Hello JavaScript, you Handsome Little Thing

JavaScript is a language with history and philosophy. Built in just two weeks, it has a beautiful heart. Unfortunately, 20 years of history has piled up on top of it, obscuring the beauty beneath layers of inconsistent APIs and anti-patterns. Clean away the loose earth and rubble though, and you can see the ancient wonder that lies beneath.

JavaScript inherits from LISP via Scheme. It's a functional language, and not really related to Java at all. The name JavaScript is purely a marketing exercise. Java was the cool thing at the time. The Java like syntax is there to make JavaScript feel more accessible. Underneath however beats a heart of purest Scheme.

Fully Object Oriented

It's object oriented, but on it's own terms. It has no classes, instead, all objects are associative arrays and inheritance is directly from object to object.


It's also functional. Functions are first class objects and can be passed around. Local variables are attributes of hidden scope objects, and persist as long as they are needed.

Executing JavaScript

We execute JavaScript in a browser by linking to it. with a script tag, like so:

<!DOCTYPE html>
<script src="script.js"></script>

Typically we link to an external file, though we can include JavaScript directly between the tags.

We might make a script.js file and pop a hello world in it:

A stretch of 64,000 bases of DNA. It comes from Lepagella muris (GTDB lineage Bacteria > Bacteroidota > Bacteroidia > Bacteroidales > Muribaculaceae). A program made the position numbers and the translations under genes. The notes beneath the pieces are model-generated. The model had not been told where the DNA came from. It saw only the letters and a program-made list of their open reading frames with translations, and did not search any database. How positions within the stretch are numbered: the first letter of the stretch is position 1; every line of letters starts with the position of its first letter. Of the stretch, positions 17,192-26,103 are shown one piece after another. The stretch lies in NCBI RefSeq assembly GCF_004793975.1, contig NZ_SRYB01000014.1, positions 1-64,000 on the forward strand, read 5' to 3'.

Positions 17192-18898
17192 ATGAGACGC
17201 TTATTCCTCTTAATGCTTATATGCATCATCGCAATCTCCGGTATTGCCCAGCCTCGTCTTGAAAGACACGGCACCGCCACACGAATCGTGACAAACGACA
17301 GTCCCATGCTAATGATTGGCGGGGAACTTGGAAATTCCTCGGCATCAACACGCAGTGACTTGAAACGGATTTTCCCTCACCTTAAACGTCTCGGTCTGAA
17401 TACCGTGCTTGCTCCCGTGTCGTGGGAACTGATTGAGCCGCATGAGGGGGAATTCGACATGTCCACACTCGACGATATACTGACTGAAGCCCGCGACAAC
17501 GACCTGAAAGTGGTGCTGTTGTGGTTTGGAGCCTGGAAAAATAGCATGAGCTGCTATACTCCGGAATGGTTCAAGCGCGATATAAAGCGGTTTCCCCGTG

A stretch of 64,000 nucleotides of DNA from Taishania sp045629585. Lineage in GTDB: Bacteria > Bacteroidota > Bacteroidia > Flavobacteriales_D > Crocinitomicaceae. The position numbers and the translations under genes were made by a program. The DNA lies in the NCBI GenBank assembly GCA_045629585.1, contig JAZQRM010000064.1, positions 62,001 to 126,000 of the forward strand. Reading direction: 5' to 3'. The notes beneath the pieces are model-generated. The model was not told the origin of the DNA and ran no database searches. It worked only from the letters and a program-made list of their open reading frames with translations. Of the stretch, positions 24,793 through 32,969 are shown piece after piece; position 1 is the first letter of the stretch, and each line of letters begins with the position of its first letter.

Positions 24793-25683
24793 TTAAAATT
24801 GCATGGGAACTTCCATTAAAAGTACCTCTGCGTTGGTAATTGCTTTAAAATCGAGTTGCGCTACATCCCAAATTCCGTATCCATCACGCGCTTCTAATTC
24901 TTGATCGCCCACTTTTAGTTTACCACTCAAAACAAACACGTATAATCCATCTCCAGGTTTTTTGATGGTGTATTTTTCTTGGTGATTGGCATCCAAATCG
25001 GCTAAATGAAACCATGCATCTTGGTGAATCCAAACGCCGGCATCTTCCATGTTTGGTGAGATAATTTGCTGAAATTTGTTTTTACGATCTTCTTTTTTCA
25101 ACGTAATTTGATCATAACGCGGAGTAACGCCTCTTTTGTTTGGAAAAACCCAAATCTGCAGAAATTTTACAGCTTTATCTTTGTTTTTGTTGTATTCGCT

alert("Hello JavaScript");

Exercise - Hello World

The goal of this exercise is to get an environment set up and working.

  1. Create a folder in which to work.
  2. Create a new HTML file in a text editor. Call it index.html.
  3. Create a JavaScript file in a text editor. Call it script.js.
  4. Put an alert in the script file, like this: alert('Hello world');
  5. Use a script tag to link the JavaScript file into the HTML file
  6. Open the HTML file in a browser. See the alert?
  7. Extend the code so it pops up two alerts.


Variables in JavaScript are global by default. This is because JavaScript is designed to be easy for non-programmers to use, and non-programmers might not understand about variable scope.

As a real programmer though you should always initialize your variables correctly using the var keyword:

var a; // creates the variable in the current scope
a = 12; // stores a value in the variable

You can create and assign a variable in the same line:

var a = 12;

Single Global Scope

JavaScript has a single global scope which any script can write to. You should avoid creating global variables wherever possible, or sooner or later you will get a conflict.

You may have multiple scripts on the page. Some of these might be advertiser scripts which you don't control. Avoid putting variables in this messy space wherever possible.

The var keyword creates a local variable, local to the current function. Always remember your var keyword. We will look later at additional ways to keep variables private with functions, closure and objects.

Variables a fully Polymorphic

Variables are fully polymorphic, you can store anything you like in any variable, there is no type checking. JavaScript is weekly typed.

var a;
a = 12;
a = "Hello JavaScript!";

This is different to a language like Java where variables can only store one type of thing.